What Kind Of Democracy Do We Need To Survive This?

By Tim Hollo November 11, 2019

Like many of you, I have friends and loved ones right now in the paths of some of the most destructive fires Australia has yet seen. I sit, horrified, in front of my screen, reloading pages, hoping to hear good news, thinking about what I need to do to prepare in case Canberra burns again this summer, as it doubtless will one year soon enough.

Like many of you, too, I’ve been shaking with anger at our political so-called ‘leaders’ refusing to acknowledge that these fires are fuelled by their obsession with coal, oil and gas, and daring to insult people who are brave enough to make the connection to the climate crisis in public.

It is increasingly clear that our current political system is simply incapable of confronting this crisis. This system was built around resource extraction, around power over others, around disconnection from the natural world. It was built in such a way that it led us to this point. It needs to be rebuilt if we are to turn things around.

At the same time, it’s increasingly obvious that this system is uniquely unsuited to helping us survive the ever more inhospitable world it has bequeathed us. An adversarial political system based on attacking one’s opponents and refusing to back down; a system which is so focussed on budgets that it defunds fire services in the teeth of coming emergencies – this is not a resilient system.

If we are to both turn around the ecological collapse and generate the resilience we need to not just survive but thrive in the years and decades ahead, we need to cultivate new democratic norms and institutions – a democratic system based on the lessons of ecology.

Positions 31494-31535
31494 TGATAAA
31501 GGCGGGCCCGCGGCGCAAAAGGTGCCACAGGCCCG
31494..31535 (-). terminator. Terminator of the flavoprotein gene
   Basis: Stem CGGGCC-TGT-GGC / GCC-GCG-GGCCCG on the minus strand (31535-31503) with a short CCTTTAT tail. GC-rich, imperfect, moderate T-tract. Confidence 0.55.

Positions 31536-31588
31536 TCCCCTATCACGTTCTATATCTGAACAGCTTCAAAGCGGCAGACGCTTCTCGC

That’s why, at the end of this week, over a hundred of us will be gathering in Canberra for the Green Institute’s conference, Cultivating Democracy, to hear from experts, pick apart the ideas, and discuss what we can all do, collectively, to plant the seeds, nurture them, and grow an ecological democracy.

There are only a handful of tickets left, so make sure you register in the next day or two, or you’ll miss out.

In the last few days, Lidia Thorpe has become available to join the Indigenous Democracy session at the beginning of Friday, alongside Tjanara Goreng Goreng and others. And Celeste Liddle has moved to the Democratising the Economy session to replace Dennis Foley, who sadly had to pull out.

In addition to these amazing Aboriginal women contributing their voices, I’m delighted that the event will be catered by Dhurra Yhuuramuulan Catering, a local Canberra Indigenous-owned and run firm, providing mouth-watering food.

We genuinely have space for only about 20 more people, so please book now if you intend to come. We’d love to have your voice and ideas in the conversation!

And, for those anywhere near the fires, stay safe and stay strong.

Tim

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